It's the question of American Horror Story: Coven's season of the witch: Who should replace Fiona (Jessica Lange) as the new Supreme?
Aw, heck. Is it really worth making a fuss over The Middle's 100-episode milestone? It hardly seems in character for a family like the Hecks of Orson, Indiana. When she's reminded that they volunteered to drive a giant cow float in Orson's centennial parade, Frankie (Patricia Heaton) whines, "This is what happens when we drink: We sign up for stupid committees. Or get Brick."
But as Orson itself expresses in a self-deprecating new town motto: "Why not?" This episode (Wednesday, 8/7c, ABC) truly is cause for celebration, as TV's most heartfelt and hilariously relatable family sitcom reflects on what brought Frankie and Mike (Neil Flynn) to Orson in the first place, while giving their lovably imperfect offspring a chance to shine in clever-to-wacky subplots. (Sue's attempt to make Darrin jealous by cozying up to her flamboyant BFF Brad is especially genius.)
American Horror Story doesn't shy away from the horror genre, as evidenced by its name. Whether it's a haunted house, an asylum or a school for witches, FX's anthology series has helped to bring horror to the forefront on television.
American Horror Story: Coven brings Frankenstein alive with very weird love story
But the series has mostly done so by raising the stakes so high that death has become the norm. Murder House killed off the entire Harmon family. Technically, only Lana Winters (Sarah Paulson) survived Asylum. And Coven axed two main characters — Lily Rabe's Misty Day, who has the regenerative power to bring things, including herself, back to life, and Evan Peters' frat boy-turned-Frankenstein — in the premiere alone.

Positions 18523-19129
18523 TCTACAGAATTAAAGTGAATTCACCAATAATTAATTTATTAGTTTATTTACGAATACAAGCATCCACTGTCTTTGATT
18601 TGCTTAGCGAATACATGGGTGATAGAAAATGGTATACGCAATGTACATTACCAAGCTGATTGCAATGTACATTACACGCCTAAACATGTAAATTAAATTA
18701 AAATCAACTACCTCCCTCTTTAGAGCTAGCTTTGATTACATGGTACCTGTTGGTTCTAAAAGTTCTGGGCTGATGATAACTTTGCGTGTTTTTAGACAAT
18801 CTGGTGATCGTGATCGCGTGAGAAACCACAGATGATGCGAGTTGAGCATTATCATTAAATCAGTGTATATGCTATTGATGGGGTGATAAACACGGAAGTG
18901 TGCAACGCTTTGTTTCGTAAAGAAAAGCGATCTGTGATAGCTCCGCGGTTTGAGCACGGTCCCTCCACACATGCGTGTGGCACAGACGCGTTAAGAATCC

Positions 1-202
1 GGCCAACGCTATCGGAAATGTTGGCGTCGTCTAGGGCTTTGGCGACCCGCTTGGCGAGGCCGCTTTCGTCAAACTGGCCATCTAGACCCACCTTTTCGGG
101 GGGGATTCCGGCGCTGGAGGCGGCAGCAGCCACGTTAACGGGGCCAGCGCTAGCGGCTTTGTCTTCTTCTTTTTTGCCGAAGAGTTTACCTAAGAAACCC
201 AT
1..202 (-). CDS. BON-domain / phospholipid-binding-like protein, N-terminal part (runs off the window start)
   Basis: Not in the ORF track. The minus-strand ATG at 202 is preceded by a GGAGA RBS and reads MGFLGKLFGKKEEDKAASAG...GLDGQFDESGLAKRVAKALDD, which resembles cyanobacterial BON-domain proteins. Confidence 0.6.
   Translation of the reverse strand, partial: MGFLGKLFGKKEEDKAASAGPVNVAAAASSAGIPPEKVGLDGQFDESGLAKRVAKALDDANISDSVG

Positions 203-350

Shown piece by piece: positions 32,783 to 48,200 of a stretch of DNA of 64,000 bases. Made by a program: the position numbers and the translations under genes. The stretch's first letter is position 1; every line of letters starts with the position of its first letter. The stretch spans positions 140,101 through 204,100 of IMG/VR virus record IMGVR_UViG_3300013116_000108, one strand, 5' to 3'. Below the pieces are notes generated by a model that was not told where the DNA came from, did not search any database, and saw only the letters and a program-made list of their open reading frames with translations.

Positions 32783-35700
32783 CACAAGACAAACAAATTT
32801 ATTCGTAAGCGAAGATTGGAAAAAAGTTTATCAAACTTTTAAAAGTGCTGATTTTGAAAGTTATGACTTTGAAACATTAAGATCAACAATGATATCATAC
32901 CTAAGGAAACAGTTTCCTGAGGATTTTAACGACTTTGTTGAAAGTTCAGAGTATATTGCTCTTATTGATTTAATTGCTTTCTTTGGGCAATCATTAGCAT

However, at what point does the audience become desensitized to death? "With a horror show, the rules are...
Forget eye of newt. With a record-breaking premiere audience of 5.5 million viewers, Coven, the witch-centric third season of FX's American Horror Story franchise, is casting a spell on viewers. And no wonder: It's campy, creepy and "the cast is completely off the hook," says executive producer Tim Minear, who sums up the show's ability to attract major...
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Question: I'm enjoying The Blacklist thus far and would watch it for James Spader's performance alone, but I'm also enjoying the stories as well. NBC is sticking to a formula that has worked before, albeit on a sister network. The intriguing loner, at odds with a government agency, solving the case of the week with the help of his associates, with a through story that's addressed for a few minutes at the start and end of each episode, just enough to keep the serial nature of the story going. Am I the only one who thinks that The Blacklist is Burn Notice with a network budget? If the show is successful, NBC will end up as an expensive version of USA Network. Not there's anything wrong with that. — Rick